DOJ opposes extension of Microsoft antitrust oversight

Objecting states don't have a legal leg to stand on, says Justice Department brief

The U.S. Department of Justice (DOJ) on Friday joined Microsoft Corp. in opposing efforts by California, New York and several other states to extend the 2002 antitrust settlement with the company, saying there is no legal basis for another five years of oversight.

In its brief, the DOJ urged U.S. District Court Judge Colleen Kollar-Kotelly to reject arguments already made by 17 states and the District of Columbia to extend major provisions of the consent decree until November 2012. On Tuesday, Microsoft had filed its own brief opposing the states' motions.

It was no surprise that federal regulators sided again with Microsoft; in late August, the DOJ said that the consent decree -- most of which was then scheduled to expire Nov. 12 -- had done its job. The latest federal filing blasted one group of states, led by New York, for an about-face, and took the other group, which is headed by California, to task for weak legal logic.

"Just two months ago, the New York group joined with the United States in concluding that the final judgments had 'achieved [their] goals'," the Justice Department brief read. "The New York movants' about-face is ... difficult to understand."

In a telephone interview more than two weeks ago, however, the head of New York's antitrust bureau denied that his state had flip-flopped. "I don't think we had a change of heart at all," said Jay Himes, the chief of the antitrust bureau within the state attorney general's office.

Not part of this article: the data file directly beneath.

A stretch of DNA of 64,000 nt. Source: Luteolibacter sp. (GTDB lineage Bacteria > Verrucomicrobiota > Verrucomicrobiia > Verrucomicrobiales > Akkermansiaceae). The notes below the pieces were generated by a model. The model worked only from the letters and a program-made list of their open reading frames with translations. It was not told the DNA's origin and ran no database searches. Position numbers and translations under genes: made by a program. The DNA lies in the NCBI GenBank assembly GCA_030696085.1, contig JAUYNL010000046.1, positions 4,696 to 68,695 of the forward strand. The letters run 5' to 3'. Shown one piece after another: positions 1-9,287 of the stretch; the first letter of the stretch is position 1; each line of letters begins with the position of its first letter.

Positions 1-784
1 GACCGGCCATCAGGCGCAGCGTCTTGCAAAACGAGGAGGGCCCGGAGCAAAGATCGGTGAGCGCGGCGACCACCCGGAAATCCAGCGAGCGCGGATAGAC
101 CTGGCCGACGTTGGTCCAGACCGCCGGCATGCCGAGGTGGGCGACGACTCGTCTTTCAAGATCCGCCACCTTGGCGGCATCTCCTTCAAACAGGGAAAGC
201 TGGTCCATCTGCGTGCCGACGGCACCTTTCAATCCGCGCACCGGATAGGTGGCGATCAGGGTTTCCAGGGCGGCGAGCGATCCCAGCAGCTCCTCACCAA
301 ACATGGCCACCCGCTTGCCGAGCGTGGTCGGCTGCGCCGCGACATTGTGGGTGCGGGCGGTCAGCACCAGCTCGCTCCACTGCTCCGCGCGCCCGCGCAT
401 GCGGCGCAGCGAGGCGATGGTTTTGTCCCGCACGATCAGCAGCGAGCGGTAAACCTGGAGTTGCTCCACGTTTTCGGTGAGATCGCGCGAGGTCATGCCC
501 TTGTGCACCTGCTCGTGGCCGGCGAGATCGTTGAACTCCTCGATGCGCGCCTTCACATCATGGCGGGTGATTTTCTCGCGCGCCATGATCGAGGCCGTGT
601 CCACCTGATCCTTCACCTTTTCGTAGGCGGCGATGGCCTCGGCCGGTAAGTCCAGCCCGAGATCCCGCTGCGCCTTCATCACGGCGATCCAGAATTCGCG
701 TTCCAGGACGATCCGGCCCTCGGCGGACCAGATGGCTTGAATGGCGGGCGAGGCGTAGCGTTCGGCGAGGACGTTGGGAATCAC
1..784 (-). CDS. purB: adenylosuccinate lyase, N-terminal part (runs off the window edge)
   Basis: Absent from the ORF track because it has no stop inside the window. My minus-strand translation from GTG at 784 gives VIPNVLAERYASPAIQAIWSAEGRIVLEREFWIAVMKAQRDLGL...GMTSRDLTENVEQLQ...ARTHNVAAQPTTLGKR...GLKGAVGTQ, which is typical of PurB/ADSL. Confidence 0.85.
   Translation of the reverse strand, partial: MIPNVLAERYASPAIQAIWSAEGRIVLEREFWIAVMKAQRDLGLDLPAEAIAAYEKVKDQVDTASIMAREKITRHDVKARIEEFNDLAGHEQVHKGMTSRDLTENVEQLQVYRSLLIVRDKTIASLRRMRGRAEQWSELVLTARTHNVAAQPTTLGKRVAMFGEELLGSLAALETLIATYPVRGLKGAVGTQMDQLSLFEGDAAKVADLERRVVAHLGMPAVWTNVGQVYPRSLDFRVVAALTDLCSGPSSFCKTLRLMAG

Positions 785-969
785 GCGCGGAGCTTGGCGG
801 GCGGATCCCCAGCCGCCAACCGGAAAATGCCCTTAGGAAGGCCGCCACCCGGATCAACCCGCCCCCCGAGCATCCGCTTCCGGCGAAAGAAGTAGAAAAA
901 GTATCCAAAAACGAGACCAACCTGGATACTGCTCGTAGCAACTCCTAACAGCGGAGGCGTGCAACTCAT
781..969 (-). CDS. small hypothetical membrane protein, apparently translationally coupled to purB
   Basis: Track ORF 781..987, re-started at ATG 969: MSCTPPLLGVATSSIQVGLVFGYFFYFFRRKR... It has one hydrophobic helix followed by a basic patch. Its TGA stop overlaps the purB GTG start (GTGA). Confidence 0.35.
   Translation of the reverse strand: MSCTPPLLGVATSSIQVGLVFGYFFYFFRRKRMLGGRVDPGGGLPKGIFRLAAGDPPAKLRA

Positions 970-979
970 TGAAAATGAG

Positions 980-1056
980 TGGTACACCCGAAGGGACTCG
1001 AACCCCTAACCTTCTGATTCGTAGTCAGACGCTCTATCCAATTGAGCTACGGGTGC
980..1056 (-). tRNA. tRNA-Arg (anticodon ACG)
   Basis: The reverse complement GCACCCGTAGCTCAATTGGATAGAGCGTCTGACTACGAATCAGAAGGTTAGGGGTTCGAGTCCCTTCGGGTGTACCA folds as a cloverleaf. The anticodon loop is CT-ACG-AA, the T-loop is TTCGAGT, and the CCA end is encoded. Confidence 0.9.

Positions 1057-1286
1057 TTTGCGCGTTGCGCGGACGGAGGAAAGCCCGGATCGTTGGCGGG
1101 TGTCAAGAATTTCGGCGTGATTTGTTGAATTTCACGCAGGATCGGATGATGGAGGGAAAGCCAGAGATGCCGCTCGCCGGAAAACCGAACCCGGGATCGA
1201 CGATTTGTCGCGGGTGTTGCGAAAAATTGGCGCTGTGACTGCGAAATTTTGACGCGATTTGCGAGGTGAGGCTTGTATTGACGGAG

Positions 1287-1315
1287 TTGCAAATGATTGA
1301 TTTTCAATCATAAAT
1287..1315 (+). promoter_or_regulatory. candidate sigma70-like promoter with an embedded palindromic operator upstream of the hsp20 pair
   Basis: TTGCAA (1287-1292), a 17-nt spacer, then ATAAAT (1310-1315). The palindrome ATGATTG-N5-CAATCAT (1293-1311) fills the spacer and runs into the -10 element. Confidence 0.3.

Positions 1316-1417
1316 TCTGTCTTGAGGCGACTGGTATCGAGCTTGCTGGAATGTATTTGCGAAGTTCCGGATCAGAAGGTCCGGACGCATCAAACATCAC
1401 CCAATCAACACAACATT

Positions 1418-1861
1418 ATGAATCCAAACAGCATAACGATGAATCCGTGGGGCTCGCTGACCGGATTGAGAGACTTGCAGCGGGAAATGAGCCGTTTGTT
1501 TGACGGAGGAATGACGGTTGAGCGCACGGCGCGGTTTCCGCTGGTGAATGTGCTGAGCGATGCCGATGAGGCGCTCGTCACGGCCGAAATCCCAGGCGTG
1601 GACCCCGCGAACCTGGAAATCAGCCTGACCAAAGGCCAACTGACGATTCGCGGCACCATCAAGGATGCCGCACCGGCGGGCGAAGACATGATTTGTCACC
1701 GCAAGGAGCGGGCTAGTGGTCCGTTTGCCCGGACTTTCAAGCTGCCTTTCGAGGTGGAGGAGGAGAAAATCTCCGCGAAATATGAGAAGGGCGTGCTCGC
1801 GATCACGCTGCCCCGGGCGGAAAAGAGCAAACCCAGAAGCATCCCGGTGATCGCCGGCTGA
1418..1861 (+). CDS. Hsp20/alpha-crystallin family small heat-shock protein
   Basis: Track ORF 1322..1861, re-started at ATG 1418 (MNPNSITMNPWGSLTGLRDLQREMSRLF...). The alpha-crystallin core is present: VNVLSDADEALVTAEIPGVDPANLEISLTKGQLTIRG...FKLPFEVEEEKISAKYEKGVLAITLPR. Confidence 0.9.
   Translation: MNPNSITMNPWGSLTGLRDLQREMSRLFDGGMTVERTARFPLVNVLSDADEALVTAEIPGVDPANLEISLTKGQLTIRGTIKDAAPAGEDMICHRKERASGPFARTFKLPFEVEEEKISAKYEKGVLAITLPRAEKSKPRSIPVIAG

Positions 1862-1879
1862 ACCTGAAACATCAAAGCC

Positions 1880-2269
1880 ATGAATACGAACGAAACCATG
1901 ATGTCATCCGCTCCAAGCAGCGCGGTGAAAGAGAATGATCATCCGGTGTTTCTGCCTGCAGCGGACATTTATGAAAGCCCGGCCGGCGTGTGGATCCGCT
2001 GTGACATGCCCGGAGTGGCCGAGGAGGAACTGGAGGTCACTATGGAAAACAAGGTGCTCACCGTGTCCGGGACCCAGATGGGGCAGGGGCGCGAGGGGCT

The federal filing attacked the reasoning of both groups. "It is difficult to determine the exact factual basis for the New York movants' extension request," continued the filing. "In a number of places, the New York movants suggest Microsoft must demonstrate why the extension would not be in the public interest. But this is not the law. [They] are not entitled to a contested modification of their judgment because they think it would be a 'benefit to the public interest.' They must, at a minimum, establish that the final judgments have failed to meet their remedial goals in some substantial way."

California and the states that joined it in demanding an extension did not escape criticism. The DOJ blasted the group's line of argument in October that Microsoft might use the dominance of its Internet Explorer browser to stymie competition from Web-based applications and services. "The final judgments do not mandate that [resellers], who are not parties in this case, install non-Microsoft Web browsers as a default," the DOJ said in its filing. "The final judgments only seek to ensure that Microsoft does not block the OEM distribution channel."

The states have until next Friday to reply to the Microsoft and DOJ briefs. Under the temporary extension agreed to last week, Kollar-Kotelly has until the end of January to decide whether to extend the decree.

Copyright © 2007 IDG Communications, Inc.

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